If you cannot reach an amicable agreement with your landlord and you suspect they are discriminating agains you, you can seek support from your local Fair Housing Authority. It’s essential to file the discrimination within one year after the date of the discriminatory act, but it is recommended that it should be filed as soon as possible. The HUD or Fair Housing will then either investigate or submit it to another agency to investigate. As the HUD centers around those with disabilities, those that feel their rights were discriminated against can lead to legal actions such as compensation, changes in policies, and discrimination training. If you’re looking to file a discriminatory complaint, you can find more information about the investigation process on the HUD.gov website.
Understanding Service Dog rights will help you be better equipped to stand up for yourself. The media can often portray people without a visible and physical disability as taking advantage of the system. But if you are suffering from anxiety, depression, PTSD, or any other invisible disability you know this is far from the truth. We will go through 5 steps you can take to make your dog a Service Dog. Once you have completed these steps, you will be able to live with your Service Dog without worry.Step #1 – Know Your Rights Step #2 – Train Your Dog Step #3 – Certify your Service Dog Step #4 – Inform your Landlord Step #5 – Live Life Step #1 – Understanding your rights as a Service Dog Handler
A landlord must grant access to a certified Service Dog. Below are items they cannot do –They cannot charge a pet deposit or monthly fee for a Service Dog They cannot deny access based on breed (such as a Pitbull or Doberman) They cannot deny access based on weight They can deny access if your Service Dog has caused harm to others
A dog trained to perform tasks to aid a person’s disability is considered a Service Dog. A Service Dog and their handler are protected by the Department of Justice and the Americans with Disability Act.Step #2 – Train your Service Dog There are multiple levels of service dog training.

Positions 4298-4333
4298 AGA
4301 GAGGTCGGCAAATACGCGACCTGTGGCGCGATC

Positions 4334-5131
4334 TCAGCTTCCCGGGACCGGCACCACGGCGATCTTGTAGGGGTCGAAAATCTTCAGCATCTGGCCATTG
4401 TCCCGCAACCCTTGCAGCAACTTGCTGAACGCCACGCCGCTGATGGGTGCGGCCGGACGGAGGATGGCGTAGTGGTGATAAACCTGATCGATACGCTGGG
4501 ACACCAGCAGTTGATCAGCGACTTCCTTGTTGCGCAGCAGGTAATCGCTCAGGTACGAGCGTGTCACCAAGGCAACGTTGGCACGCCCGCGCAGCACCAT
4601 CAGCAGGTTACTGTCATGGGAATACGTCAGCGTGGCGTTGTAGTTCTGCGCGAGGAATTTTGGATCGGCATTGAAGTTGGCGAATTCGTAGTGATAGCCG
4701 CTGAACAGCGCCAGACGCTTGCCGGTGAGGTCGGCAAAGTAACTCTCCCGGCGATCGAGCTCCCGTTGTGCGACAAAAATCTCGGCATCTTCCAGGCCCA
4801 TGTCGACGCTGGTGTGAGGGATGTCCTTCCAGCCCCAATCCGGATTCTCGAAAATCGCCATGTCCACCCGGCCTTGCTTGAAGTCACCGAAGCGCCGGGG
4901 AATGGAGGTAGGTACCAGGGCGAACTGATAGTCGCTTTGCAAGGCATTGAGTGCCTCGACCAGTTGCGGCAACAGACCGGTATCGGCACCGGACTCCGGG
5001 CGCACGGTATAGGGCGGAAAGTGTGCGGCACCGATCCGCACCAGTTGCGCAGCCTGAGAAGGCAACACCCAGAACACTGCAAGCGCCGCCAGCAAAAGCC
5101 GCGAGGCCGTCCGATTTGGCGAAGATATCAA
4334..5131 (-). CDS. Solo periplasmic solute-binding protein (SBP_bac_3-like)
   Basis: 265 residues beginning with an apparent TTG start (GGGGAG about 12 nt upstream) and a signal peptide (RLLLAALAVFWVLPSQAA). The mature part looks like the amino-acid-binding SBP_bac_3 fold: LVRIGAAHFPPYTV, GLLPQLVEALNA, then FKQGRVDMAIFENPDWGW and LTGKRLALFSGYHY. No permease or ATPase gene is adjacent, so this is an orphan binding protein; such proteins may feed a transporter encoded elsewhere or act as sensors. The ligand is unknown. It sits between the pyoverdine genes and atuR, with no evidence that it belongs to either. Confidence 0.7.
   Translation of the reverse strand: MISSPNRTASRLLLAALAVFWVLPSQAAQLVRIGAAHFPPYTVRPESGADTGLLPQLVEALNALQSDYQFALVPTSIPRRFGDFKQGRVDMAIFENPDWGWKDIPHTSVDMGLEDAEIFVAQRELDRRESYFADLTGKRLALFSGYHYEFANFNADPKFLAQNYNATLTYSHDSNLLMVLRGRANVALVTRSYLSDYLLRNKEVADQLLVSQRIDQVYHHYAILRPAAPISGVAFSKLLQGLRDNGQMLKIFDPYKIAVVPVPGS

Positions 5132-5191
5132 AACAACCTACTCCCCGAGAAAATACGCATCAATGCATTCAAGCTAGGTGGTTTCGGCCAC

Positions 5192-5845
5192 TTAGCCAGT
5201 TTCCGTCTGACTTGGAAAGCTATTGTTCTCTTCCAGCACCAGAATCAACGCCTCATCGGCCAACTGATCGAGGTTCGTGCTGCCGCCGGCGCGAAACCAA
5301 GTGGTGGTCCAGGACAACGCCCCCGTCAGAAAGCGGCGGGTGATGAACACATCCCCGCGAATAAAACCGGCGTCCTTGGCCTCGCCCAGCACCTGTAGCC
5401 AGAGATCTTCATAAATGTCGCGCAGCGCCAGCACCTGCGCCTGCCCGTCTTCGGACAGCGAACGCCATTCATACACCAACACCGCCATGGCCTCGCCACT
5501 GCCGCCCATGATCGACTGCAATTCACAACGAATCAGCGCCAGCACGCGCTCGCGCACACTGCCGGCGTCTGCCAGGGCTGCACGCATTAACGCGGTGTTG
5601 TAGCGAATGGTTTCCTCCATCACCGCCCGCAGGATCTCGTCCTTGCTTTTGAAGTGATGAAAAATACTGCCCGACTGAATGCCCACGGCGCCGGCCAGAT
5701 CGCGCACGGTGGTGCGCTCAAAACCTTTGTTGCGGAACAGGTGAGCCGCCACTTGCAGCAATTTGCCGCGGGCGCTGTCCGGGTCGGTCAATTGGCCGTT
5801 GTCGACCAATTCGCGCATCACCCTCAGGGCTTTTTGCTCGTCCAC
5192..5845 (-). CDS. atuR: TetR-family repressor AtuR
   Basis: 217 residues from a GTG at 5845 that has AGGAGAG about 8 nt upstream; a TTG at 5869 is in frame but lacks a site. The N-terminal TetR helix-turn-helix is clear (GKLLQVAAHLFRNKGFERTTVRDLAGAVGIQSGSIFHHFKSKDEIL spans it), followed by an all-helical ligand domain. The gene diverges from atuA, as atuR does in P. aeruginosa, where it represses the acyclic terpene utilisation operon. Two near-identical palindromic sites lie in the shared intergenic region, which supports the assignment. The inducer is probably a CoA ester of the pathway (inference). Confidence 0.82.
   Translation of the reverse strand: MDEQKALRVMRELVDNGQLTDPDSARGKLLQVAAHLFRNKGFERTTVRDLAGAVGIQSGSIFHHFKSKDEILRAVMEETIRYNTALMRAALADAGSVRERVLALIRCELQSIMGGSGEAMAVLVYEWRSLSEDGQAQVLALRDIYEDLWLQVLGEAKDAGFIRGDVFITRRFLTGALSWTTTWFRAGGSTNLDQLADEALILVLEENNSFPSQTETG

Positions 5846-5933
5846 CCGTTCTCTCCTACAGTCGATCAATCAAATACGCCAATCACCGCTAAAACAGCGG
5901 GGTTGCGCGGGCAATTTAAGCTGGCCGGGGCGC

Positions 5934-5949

The first one is basic training. This will include teaching your dog standard good citizen behavior. This includes the tasks below –– Sit (on demand and must maintain sit until handler releases them) – Stay (on demand and does not move until handler releases them) – Come (immediately comes to handler and ignores distractions) – Heel (walks with the handler without pulling the leash) – Place (immediately goes to a spot and sits until handler releases them)
The second step is to train your service dog to perform specific tasks for your disability. This section is more complicated and personal. Examples of Service Dog Tasks are deep pressure therapy during an anxiety attack or mobility assistance such as picking up a dropped item or retrieving medicine. To read more about service dog training – you may read this helpful guide.Step #3 – Order your Service Dog Vest and Service Dog Certification
Once your service is trained, you may choose to register them with Service Dog Certifications. You will order a custom Service Dog license showing you are traveling with a trained and legitimate service dog.
It is also recommended that your service dog wear a vest. This is not required by the ADA but many handlers find it convenient. Unfortunately, people in the service industry are not well versed in Service Dog Regulations and may attempt to hassle you without a service dog vest.
Before you inform your landlord that you have a service dog, make sure you understand your rights. Landlords cannot charge a service dog handler a monthly “pet fee” or a special “pet deposit”. They cannot discriminate against you due to your dog’s weight or breed. In addition, your landlord cannot ask you to disclose your disability or force your service dog to “perform” for them. Your landlord may request to see your certification or demand your Service Dog wear a vest. Although you do not need to comply with this, we recommend doing so for your personal convenience.
In the rare case that your landlord is hostile to your service dog after seeing your certification, document everything. We recommend only communicating via email. This will help you in the case that you need to bring a discrimination case against your landlord.
Please do note, your landlord will have a right to deny access to your Service Dog if they can show your dog poses a harm to others.Step #5 – Live a happier and more fulfilled life
Beyond living with you, a legitimate and certified service dog can travel with you to almost all public places. For a helpful guide on how to travel with your service dog and communicate with others, please read this guide to Service Dog Laws.